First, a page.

Asked what his day looks like on a regular basis, Simer Virk laughed out loud. “There are no average days in research and Extension work — every day is different and every season is different,” said Virk, an assistant professor and University of Georgia Cooperative Extension precision agriculture specialist in UGA's Department of Crop and Soil Sciences.
Sixty years ago, Mary Frances Early blazed a trail as the first Black graduate of the University of Georgia. Robert J. Jones, chancellor of the University of Illinois at Urbana-Champaign, followed that trail years later and shared his experiences during the 2022 Mary Frances Early Lecture, held Feb. 22 in Mahler Hall at the Georgia Center for Continuing Education & Hotel.
Registration is open through March 18 for the upcoming Utilizing Precision Ag Technology Workshop being presented by the University of Georgia College of Agricultural and Environmental Sciences and UGA Cooperative Extension on March 29 and 31.
While some U.S. regions, such as the Northeast and Midwest, have experienced consistent cold throughout the winter of 2022, the Southeast region, including Georgia, has seen a winter with varied temperatures. Those unpredictable temperatures, alongside moisture and frost, may have had a direct impact on plant survival, as plants’ ability to thrive or perish is ultimately determined by the weather.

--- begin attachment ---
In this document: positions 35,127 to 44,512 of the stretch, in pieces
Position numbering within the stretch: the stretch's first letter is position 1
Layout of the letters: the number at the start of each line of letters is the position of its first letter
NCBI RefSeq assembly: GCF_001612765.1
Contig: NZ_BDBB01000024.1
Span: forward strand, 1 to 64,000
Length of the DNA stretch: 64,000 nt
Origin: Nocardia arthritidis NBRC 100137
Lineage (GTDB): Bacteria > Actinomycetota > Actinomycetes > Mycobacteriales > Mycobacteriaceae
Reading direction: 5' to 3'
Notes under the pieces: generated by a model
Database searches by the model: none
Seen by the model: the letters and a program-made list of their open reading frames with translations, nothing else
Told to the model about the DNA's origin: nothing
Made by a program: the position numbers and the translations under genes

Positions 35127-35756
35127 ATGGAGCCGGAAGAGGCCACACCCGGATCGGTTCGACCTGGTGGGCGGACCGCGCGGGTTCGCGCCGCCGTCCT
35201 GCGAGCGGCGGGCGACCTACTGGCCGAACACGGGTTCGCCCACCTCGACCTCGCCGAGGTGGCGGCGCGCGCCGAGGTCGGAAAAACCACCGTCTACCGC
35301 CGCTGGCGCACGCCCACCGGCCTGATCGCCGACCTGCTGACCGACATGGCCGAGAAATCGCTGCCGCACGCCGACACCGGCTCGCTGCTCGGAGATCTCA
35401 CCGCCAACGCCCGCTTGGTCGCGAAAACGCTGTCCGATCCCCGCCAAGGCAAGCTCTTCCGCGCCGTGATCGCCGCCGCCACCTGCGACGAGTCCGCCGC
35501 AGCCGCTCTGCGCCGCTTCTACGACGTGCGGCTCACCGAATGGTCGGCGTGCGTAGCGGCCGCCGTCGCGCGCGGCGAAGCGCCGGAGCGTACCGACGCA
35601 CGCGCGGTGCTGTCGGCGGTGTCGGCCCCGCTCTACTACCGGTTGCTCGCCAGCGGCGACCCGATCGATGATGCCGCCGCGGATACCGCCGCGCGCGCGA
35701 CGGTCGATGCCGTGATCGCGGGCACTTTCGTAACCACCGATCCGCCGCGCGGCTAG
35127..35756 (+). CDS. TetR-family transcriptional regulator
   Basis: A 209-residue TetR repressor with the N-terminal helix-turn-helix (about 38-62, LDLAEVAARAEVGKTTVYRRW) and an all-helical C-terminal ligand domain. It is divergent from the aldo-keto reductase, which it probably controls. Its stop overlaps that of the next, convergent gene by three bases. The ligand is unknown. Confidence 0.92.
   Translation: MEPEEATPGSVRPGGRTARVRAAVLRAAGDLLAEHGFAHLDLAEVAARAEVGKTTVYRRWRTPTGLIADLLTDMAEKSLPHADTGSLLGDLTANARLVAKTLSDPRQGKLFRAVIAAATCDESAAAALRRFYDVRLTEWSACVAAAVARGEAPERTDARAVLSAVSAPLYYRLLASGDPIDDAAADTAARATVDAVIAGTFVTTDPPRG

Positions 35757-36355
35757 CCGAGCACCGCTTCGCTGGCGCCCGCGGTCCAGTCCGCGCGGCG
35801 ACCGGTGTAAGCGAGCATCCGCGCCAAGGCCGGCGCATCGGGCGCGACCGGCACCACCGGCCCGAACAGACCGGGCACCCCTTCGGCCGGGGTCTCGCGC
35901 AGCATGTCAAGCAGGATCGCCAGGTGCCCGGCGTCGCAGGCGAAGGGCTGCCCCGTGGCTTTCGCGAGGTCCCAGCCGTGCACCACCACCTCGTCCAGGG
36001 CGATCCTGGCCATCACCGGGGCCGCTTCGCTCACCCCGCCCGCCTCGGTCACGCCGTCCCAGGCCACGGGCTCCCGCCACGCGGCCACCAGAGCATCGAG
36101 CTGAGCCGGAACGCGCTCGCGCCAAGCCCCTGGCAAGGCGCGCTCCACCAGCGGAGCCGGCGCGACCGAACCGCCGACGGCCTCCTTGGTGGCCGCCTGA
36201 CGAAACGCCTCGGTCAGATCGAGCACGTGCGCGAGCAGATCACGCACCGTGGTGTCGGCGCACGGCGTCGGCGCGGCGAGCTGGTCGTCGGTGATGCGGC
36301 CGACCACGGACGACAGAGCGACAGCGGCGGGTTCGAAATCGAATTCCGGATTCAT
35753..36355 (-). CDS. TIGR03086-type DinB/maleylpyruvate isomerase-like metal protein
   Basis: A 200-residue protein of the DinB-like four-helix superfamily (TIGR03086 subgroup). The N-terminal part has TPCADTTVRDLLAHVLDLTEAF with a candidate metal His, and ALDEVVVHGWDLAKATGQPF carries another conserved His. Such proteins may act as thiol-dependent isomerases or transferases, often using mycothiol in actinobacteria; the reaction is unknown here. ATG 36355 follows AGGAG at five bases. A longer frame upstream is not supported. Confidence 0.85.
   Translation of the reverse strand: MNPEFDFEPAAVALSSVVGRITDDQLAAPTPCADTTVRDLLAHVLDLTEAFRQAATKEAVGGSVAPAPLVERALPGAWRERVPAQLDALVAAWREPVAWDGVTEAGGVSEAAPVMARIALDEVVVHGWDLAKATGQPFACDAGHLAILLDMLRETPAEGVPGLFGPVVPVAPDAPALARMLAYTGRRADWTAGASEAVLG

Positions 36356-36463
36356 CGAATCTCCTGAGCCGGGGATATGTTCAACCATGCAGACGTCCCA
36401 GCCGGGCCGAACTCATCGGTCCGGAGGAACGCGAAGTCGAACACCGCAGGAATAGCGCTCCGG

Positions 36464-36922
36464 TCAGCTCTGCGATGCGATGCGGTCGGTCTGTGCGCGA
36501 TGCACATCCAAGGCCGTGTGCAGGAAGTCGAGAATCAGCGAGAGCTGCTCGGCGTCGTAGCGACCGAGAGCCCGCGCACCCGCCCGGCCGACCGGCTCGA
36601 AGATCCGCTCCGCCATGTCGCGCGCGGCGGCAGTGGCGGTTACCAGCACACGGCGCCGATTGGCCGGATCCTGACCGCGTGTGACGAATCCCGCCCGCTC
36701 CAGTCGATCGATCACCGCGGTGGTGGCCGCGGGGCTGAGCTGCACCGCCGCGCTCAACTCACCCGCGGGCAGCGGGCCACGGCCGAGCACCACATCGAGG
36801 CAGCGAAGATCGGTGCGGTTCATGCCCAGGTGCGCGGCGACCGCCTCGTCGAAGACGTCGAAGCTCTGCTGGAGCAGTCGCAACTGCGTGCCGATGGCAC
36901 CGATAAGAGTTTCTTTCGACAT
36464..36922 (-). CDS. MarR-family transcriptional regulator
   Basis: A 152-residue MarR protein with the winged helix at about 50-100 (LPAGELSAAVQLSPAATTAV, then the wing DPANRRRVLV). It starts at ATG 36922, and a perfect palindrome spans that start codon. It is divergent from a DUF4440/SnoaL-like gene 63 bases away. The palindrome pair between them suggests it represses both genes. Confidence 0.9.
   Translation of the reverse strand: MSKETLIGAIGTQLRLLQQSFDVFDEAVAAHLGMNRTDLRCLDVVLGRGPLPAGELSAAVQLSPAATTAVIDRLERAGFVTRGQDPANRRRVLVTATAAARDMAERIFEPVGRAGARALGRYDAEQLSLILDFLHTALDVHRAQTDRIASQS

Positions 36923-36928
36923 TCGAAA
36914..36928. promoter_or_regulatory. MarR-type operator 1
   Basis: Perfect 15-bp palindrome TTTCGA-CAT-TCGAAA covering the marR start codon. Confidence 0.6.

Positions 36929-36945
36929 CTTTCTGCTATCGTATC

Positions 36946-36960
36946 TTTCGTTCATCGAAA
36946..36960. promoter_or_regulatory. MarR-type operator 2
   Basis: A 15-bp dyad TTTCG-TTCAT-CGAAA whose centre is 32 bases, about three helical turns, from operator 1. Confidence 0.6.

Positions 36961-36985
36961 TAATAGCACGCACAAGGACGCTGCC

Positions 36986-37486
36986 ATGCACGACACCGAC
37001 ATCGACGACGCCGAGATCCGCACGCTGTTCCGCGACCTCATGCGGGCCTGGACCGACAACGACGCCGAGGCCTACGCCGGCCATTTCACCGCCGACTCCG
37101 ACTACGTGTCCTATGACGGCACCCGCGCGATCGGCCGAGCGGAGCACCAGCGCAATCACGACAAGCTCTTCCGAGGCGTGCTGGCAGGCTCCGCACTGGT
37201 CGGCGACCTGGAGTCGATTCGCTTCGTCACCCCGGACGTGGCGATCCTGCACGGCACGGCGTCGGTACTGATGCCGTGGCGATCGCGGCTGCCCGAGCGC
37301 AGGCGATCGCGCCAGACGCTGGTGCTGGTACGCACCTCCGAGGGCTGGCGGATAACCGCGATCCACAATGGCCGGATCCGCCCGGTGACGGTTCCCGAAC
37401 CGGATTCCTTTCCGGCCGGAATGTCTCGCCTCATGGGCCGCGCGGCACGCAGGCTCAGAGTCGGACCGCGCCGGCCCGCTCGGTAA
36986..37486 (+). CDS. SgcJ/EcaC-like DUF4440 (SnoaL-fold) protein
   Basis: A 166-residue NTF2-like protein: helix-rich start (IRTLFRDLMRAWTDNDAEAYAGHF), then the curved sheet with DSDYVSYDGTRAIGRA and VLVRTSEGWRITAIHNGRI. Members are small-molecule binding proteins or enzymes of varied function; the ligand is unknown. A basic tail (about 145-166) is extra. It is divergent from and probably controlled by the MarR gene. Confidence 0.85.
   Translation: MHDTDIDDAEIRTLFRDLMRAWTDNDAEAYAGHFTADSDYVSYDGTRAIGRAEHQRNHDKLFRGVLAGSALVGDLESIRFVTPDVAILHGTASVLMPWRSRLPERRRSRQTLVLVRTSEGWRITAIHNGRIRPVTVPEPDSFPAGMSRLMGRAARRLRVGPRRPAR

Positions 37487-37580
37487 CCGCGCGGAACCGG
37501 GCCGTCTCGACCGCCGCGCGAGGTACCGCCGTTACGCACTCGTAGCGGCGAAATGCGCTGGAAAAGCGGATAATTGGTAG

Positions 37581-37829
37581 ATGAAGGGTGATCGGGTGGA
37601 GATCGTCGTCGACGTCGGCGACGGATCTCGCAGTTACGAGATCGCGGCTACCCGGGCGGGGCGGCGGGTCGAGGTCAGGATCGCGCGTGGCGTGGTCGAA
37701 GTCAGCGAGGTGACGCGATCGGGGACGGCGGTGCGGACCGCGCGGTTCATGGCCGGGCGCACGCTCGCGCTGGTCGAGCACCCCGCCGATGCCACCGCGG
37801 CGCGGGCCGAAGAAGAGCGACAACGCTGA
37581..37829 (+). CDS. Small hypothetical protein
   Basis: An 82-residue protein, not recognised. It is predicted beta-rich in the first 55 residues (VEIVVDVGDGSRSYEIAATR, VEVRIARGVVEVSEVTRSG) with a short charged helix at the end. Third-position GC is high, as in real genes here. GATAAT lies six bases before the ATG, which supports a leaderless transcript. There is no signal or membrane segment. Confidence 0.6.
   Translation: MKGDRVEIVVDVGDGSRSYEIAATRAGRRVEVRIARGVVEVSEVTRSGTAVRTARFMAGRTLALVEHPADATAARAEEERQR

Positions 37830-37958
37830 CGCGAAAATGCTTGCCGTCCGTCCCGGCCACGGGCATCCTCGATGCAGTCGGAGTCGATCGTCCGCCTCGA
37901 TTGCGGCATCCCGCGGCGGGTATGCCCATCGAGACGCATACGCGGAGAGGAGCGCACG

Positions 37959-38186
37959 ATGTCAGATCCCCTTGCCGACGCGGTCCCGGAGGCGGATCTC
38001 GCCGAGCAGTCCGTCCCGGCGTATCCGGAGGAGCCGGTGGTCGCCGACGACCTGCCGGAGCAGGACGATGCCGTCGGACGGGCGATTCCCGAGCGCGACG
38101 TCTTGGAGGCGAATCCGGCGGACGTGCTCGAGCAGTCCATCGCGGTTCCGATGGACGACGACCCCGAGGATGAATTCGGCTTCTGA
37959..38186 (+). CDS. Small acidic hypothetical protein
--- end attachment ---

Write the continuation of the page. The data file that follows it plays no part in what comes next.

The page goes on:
The muddy waters of what is considered “sustainable” are clearing up with the implementation of a new calculator that gives agricultural producers a reliable method to quantify a farm's sustainability.
Eleven grants totaling $1.5 million were awarded in November 2021 to recipients of the third round of Presidential Interdisciplinary Seed Grants. Overall the awards went to faculty from 13 UGA departments, centers, programs, schools and colleges.
In 2021, Georgia experienced its coldest year since 2014, with an average temperature of 64.5 degrees Fahrenheit. But the temperature was still well above the long-term average of 63.4 F and ranked the 20th warmest year overall since statewide records began in 1895.
While the old song “Tiny Bubbles” lauds the happy effervescence of a glass of sparkling wine, new University of Georgia research on nanobubbles seeks to discover whether the tiniest of bubbles can hold beneficial properties for turfgrass.
For most row crop producers in Georgia, corn, cotton and peanut are planted in the spring and harvested in late fall. After harvest, the ground is left relatively bare, with the residue of the harvested crop the only organic material left on the ground. This is where cover crops come in.